Recommendations for handling (multiple) user IDs - personal and company ones

Mark H. Wood mwood at IUPUI.Edu
Mon Jun 10 17:48:19 CEST 2013

On Sun, Jun 09, 2013 at 11:52:32PM -0400, Robert J. Hansen wrote:
> On 6/9/2013 11:14 PM, Hauke Laging wrote:
> > The reason that most people do not use crypto is the most trivial
> > one: They don't think they need it.
> This is not supported by the studies.  Many people who do not use crypto
> openly acknowledge that maybe they "should", in a vague "I really should
> eat more salads and less meat" sense.  However, they see the risks to
> themselves as diffuse and distant, and the consequences mild.  If you're
> a political campaign worker and you send an unencrypted email of your
> contact list, and it gets intercepted by the other side, your screw-up
> has done enormous damage to your candidate... but you, yourself, will
> likely never face any real punishment for it.

So, "think I need it" is a continuous variable.  Many people think
they need it, sort of, in a small way, but think they don't need it
enough to pay the cost of learning to use it.

Provided that potential user X understands his position, the threats
to it, and his values w.r.t. those, he may be drawing a reasonable
conclusion against which I would not argue.

People don't need to encrypt their grocery lists, except in the sense
that it's easier to always do something potentially useful than to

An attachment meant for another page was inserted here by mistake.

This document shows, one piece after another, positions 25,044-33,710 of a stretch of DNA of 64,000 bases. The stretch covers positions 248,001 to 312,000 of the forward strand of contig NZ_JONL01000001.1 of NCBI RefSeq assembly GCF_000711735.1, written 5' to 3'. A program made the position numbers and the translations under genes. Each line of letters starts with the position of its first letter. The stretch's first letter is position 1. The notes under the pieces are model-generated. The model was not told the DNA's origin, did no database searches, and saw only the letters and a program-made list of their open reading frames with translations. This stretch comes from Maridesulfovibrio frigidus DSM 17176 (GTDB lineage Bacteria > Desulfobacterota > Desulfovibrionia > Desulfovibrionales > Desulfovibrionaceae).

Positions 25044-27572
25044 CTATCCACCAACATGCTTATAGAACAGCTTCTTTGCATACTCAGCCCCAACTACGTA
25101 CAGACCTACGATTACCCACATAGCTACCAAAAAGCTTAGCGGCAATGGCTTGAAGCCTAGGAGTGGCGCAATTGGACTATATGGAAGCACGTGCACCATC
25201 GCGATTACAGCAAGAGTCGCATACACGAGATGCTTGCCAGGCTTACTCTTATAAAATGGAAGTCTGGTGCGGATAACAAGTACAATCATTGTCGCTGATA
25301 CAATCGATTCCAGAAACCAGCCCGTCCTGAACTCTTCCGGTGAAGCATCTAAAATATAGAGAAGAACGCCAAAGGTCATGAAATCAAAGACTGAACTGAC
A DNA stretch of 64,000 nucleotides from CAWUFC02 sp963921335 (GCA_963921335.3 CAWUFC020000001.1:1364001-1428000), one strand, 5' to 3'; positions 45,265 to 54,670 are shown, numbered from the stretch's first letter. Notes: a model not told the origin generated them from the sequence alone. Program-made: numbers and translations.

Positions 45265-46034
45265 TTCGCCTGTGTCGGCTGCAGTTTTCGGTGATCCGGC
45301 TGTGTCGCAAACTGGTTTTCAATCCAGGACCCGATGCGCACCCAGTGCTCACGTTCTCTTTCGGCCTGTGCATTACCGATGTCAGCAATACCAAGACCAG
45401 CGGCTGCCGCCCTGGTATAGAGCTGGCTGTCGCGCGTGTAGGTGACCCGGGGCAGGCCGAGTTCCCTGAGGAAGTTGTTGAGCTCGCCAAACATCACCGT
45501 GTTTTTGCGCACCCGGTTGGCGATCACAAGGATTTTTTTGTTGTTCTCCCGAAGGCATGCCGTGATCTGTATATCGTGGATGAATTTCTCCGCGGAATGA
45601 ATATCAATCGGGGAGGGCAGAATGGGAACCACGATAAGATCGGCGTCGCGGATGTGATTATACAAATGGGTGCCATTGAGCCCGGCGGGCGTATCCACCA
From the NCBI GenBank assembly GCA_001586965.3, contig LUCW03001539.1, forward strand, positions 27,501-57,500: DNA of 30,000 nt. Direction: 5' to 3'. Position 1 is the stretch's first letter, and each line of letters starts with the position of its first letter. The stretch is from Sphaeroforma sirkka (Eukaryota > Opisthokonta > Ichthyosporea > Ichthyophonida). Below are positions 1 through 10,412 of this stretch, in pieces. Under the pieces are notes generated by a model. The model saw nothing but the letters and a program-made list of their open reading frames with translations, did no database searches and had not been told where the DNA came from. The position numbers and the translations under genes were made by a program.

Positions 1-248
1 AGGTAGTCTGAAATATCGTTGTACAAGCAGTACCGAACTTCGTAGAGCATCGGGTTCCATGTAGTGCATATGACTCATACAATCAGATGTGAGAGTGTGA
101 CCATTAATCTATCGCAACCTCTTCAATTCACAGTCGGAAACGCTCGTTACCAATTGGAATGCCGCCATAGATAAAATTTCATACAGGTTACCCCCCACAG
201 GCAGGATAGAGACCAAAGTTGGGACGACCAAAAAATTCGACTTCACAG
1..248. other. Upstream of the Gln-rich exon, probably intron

make a decision each time.  The CIA does not care that I send myself a
reminder to get a book on software testing; this is noise, for their
purpose, and they'd rather not handle it.  Identity thieves do not
care to know that I fed the dog this morning, though my wife does.
Occasions when I find myself thinking, "I'd better guard this
information" are exceedingly rare.

But that points at the real cost of crypto: you have to think about
it.  There is no escape; you have to think deeply about slippery
things like identity and trust and threat models, and then you have to
apply your resulting policies a hundred times a day.  Software can
relieve large parts of the latter burden; it can do nothing about the
former, which is the hardest part.

Mark H. Wood, Lead System Programmer   mwood at IUPUI.Edu
Machines should not be friendly.  Machines should be obedient.
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